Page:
National Physical Laboratory

Self-calibrating thermocouples for accurate high temperature measurement


Self-calibrating thermocouple

NPL's temperature scientists have developed a self-validating thermocouple technology, which incorporates 'fixed-points' (materials which melt at well defined temperatures) made of metal-carbon eutectic alloys. This means that the thermocouple is able to self-validate, or check, that it is measuring the temperature correctly, by adjusting its calibration in response to the melting of the fixed point alloy. This is great news for industrial thermocouple users that rely on these thermocouples for process control.


Current high temperature (above 1100 °C) thermocouples become less and less reliable as the temperature increases – in extreme cases, at very high temperatures (>1750 °C) they can be measuring the temperature incorrectly by as much as tens of degrees. When these thermocouples are used in precision manufacturing facilities, such as heat-treatment furnaces for high performance turbine components, even a 5 °C error is unacceptable and could lead to substantial waste, because the components produced would not be suitable for use.

What is needed, then, is a thermocouple which 'checks itself' as this would confirm whether it is measuring the correct temperature or not - giving users increased confidence in its reading. In NPL's new thermocouple technology, temperature fixed points comprising metal-carbon eutectic alloys form an integral part of the thermocouple, either as part of the measuring junction, or as a conventional micro-crucible surrounding the measuring junction.

The melting and freezing plateaux of the eutectic alloy are observable as a 'hesitation' in the thermocouple output as the temperature of the measuring junction passes through the fixed-point temperature. As this fixed-point temperature is well defined, the thermocouple can self-adjust its calibration, thereby mitigating any drift which may have taken place.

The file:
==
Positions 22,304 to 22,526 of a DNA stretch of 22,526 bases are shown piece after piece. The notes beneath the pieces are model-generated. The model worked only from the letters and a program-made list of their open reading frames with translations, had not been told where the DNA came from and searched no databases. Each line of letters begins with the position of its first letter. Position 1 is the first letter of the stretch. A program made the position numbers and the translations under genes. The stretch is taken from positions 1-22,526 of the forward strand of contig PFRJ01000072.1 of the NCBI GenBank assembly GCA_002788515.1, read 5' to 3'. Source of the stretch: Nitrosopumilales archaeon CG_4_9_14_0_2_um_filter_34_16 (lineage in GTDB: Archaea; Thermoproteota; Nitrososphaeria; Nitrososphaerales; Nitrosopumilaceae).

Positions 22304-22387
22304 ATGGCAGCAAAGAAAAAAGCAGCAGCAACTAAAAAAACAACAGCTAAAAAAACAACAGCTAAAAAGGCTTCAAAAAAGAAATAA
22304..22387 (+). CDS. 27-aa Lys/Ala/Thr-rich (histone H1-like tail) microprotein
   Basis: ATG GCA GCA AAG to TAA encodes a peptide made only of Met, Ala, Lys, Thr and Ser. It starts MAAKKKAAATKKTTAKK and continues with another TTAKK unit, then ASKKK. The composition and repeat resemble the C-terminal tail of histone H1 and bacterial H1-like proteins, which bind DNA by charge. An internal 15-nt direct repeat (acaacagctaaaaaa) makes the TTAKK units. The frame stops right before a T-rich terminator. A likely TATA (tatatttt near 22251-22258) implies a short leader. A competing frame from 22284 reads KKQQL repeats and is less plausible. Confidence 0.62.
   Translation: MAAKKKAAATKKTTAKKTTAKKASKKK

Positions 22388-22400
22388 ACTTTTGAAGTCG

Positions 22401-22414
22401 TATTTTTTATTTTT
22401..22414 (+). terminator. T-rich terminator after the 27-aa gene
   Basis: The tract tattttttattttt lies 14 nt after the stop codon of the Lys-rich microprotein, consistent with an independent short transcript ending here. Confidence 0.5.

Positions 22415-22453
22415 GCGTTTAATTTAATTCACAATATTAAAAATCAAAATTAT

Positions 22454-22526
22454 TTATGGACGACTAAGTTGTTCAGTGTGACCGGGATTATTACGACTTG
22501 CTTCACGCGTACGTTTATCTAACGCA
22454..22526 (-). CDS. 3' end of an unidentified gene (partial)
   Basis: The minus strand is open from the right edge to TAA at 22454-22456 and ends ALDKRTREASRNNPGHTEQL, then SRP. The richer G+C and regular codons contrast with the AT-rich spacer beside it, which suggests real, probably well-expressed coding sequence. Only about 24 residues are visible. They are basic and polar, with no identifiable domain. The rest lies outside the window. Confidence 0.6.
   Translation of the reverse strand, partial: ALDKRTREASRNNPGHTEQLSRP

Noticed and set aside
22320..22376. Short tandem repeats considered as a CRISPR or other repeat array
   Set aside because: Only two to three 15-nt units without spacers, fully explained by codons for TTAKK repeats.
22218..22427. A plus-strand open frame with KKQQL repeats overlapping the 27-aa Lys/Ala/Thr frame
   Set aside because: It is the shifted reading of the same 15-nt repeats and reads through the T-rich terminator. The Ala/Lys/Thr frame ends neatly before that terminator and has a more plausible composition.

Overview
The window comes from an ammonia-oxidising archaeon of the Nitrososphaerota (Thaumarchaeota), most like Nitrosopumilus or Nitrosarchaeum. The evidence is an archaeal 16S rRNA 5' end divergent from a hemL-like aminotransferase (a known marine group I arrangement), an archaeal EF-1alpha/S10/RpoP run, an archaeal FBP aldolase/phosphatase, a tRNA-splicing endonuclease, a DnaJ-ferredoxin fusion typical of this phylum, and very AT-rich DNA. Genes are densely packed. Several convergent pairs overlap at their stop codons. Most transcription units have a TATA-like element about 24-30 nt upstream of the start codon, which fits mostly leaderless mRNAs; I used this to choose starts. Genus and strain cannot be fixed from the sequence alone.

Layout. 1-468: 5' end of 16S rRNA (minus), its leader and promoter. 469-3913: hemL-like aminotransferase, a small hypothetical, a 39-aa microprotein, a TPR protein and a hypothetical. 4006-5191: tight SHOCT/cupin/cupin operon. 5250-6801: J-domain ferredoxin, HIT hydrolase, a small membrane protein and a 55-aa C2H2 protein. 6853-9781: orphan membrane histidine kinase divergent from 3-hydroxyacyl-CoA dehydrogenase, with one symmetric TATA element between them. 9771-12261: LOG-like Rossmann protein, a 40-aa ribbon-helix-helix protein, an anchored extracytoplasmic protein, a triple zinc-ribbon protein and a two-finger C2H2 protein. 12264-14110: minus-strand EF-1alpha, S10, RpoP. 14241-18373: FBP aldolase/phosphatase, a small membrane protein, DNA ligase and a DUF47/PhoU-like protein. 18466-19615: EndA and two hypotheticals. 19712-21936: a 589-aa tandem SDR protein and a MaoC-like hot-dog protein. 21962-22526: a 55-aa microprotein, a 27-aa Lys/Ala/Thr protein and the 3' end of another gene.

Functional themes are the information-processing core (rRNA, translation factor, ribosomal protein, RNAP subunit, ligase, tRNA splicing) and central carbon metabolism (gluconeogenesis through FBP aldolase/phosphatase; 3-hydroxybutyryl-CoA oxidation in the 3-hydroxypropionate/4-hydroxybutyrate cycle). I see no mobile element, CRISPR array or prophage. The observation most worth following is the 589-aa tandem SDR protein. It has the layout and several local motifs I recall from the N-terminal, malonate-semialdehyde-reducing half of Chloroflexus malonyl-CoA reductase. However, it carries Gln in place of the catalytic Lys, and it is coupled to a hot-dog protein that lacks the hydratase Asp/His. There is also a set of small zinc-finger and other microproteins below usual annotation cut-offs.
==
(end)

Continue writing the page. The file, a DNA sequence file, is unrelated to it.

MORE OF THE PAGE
NPL applies this technique of self-validation to Pt/Pt-Rh thermocouples (Types R, S, and B), Pt/Pd thermocouples, and W-Re thermocouples (Type C). The thermocouples developed so far include the metal-carbon eutectics Co-C and Pt-C. Nonetheless most thermocouple types, and most metal-carbon eutectic alloys and metal (carbide)-carbon eutectic alloys can be used as the fixed point.


Many high technology industrial sectors, including aerospace, materials processing, and nuclear fuel production, operate at temperatures in excess of 1500 °C and would benefit from these improvements.

In gas turbines, the need has been highlighted for improved temperature measurement in the combustion system (up to 2400 °C) and high pressure turbines (up to 1800 °C), to improve fuel efficiency and reduce emissions while continuing to operate safely.

In materials processing, the ceramics industry require improved temperature measurement up to 2200 °C, with sintering of, for example, SiC and graphitisation of carbon fibres up to 2700 °C to 3000 °C.

In the nuclear industry, the quality of nuclear fuel is critically dependent upon the sintering temperature of the fuel elements at ~1750 °C. This is currently controlled by tungsten-rhenium thermocouples which are prone to drift because of the hostile environment and the high temperatures to which they are exposed.

These processes all provide examples of how better temperature measurement, facilitated by self-validation, will make a significant improvement in industrial measurement, for production of a more consistent product, reduction of fuel consumption and CO2 emissions, and increased safety.

For further information, please contact Jonathan Pearce

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Last Updated: 10 Oct 2012
Created: 12 Nov 2010


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